Why Wall Street should fear Sarah Palin

November 12, 2010

The only people in Manhattan who are probably eager for a Sarah Palin presidential run are the supposed comedy writers at “Saturday Night Live.” Wall Street bankers, on the other hand, not so much. Big Money has been snarkily dismissive of Palin’s recent opining on monetary policy, the dollar and the dangers of inflation. But guess what? A “free-market populist” campaign in 2012 would likely further highlight that Palin’s not too big a fan of them, either. And her economic musings are yet another sign she’s running

In a speech and a pair of Facebook postings this week, Palin unexpectedly warned her followers about the inflationary dangers of the Federal Reserve’s “pump-priming addiction” — a reference to the latest round of bond-buying by the U.S. central bank, known as quantitative easing. That’s hardly a novel or unreasonable critique. Many conservatives, and even some Fed officials, share Palin’s unease.

It’s the politics and timing rather than the substance that is raising eyebrows. Avid Palin-watchers see her move into economic commentary as further evidence of a run for the White House. Indeed, the campaign team for putative Republican frontrunner and former banker Mitt Romney is assuming she will be in the race. And her upcoming, much-hyped reality television show, “Sarah Palin’s Alaska,” will no doubt play like an extended campaign commercial. And polls certainly hint she would be right in the thick of the fight with Romney and Mike Huckabee, if he runs (via CNN):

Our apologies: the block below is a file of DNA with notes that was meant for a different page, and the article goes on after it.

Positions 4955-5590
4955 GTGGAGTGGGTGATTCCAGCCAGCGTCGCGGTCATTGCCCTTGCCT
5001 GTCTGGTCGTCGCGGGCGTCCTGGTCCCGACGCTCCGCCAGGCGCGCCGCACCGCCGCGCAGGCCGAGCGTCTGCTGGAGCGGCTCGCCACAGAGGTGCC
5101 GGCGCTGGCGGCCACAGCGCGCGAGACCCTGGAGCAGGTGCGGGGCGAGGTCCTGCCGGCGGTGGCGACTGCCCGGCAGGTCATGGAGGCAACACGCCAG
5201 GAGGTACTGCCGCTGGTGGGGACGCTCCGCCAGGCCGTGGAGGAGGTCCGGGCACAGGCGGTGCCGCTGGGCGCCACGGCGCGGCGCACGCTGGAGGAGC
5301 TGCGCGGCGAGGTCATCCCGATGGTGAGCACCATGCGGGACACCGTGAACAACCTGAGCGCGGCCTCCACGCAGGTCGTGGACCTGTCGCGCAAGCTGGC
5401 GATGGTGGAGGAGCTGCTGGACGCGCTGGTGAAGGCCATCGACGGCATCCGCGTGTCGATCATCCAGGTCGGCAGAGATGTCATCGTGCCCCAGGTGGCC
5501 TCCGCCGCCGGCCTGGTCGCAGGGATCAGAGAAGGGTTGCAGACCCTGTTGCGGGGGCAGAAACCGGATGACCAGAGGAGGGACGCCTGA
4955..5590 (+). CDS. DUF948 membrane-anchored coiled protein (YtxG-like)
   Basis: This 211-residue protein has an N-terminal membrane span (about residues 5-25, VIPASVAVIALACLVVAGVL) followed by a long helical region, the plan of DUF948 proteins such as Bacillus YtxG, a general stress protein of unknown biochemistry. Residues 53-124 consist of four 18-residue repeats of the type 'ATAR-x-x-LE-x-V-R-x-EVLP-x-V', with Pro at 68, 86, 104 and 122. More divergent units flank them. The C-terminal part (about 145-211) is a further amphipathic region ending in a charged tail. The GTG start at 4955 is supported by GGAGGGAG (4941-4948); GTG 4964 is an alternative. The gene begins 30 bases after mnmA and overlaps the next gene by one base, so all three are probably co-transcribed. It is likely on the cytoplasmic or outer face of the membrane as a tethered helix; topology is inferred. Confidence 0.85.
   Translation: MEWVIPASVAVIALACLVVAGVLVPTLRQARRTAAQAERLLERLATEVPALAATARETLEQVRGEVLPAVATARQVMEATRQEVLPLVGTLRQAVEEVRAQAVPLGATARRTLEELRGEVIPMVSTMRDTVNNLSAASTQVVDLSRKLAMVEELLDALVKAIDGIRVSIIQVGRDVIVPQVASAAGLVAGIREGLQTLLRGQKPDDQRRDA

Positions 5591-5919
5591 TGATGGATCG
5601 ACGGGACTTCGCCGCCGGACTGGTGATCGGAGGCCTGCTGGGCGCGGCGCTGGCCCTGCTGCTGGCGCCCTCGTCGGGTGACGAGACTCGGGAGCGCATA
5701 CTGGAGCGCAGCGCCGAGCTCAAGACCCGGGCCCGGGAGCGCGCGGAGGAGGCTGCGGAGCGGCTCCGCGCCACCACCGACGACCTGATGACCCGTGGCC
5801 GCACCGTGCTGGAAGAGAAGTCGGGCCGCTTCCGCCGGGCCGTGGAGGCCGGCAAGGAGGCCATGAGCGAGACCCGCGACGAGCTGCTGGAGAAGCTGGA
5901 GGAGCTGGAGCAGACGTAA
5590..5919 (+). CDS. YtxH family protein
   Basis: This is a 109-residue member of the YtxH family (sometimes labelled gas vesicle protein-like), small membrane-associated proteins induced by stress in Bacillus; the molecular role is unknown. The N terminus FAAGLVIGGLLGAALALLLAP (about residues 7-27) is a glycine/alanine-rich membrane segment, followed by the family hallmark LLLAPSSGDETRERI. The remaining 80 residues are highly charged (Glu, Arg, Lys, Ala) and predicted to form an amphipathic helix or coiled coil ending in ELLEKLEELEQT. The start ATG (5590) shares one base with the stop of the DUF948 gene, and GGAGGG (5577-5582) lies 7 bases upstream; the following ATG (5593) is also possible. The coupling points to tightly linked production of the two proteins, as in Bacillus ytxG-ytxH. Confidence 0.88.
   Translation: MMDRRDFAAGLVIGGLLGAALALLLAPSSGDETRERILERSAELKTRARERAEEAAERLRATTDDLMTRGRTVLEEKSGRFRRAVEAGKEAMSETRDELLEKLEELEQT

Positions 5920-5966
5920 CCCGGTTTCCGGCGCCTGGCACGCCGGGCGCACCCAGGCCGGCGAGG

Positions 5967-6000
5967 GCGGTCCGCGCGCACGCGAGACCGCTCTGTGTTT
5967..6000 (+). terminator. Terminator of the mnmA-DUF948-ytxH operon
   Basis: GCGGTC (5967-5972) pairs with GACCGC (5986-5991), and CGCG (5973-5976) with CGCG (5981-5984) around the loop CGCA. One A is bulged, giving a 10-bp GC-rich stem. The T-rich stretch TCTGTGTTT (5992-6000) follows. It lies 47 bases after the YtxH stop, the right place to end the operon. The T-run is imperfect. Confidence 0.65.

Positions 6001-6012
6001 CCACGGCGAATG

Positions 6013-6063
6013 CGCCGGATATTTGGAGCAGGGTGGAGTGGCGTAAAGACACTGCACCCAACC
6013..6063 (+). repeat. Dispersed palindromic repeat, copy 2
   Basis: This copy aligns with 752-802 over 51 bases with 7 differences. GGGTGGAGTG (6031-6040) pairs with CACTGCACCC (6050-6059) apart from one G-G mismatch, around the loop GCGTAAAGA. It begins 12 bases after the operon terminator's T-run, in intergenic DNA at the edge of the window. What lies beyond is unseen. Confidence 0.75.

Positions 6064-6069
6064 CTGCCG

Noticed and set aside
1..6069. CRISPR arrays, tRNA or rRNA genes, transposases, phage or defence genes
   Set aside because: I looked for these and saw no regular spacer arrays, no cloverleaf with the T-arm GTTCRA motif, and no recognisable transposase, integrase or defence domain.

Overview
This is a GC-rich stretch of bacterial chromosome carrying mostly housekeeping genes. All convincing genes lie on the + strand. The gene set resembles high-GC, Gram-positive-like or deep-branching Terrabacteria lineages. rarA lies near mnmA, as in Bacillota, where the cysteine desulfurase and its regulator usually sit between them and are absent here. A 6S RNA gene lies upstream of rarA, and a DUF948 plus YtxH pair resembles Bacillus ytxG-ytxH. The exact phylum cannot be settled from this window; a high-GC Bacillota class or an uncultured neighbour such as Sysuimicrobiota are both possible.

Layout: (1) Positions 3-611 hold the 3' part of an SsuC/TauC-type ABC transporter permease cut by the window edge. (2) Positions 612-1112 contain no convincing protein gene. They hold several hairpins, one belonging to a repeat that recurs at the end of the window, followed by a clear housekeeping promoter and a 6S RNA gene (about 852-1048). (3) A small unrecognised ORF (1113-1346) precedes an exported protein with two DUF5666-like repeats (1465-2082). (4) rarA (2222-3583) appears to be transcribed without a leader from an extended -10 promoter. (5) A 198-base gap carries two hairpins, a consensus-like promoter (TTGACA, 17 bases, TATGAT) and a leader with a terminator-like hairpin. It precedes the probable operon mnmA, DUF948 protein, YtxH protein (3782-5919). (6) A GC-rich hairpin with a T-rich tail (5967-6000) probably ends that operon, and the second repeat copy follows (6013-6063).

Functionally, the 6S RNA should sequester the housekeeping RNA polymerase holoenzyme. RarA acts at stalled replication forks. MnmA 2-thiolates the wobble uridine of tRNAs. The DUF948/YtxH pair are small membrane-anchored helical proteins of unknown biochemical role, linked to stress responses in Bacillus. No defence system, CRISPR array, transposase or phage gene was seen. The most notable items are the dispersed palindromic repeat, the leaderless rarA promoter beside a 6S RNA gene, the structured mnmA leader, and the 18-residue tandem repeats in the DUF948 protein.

In Iowa, it appears Mike Huckabee’s still got a base: the former Arkansas governor is tied with Mitt Romney at 21 percent, with Sarah Palin close behind at 18 percent, and Gingrich nabbing single-digit support. In New Hampshire, former Massachusetts governor Romney displays his home court advantage: he draws more support, at 39 percent, than the rest of his top rivals combined. Palin once again nabs 18 percent.  And in the key early-voting state of South Carolina – where Sarah Palin and Mitt Romney both endorsed Gov.-elect Nikki Haley in the GOP primary this year – Palin, Huckabee and Romney are again neck-and-neck.

If Palin does get in the game, her views leave her — not for the first time — well positioned to exploit the zeitgeist. Voters right now seem dubious of Big Anything, be it Government, Business or Money. In her 2009 book, “Going Rogue,” Palin offered a remix of 1980s-style Reaganomics — low taxes, less government spending, strong dollar. That’s all perfectly sync with her recent Fed-bashing. But she also attacked “corporatism” in which government and business conspire against entrepreneurs and consumers. This view fuels Palin’s critique of Obama’s financial reform plan, which she portrays as a creation of Wall Street designed to perpetuate bank bailouts. As she wrote on Facebook: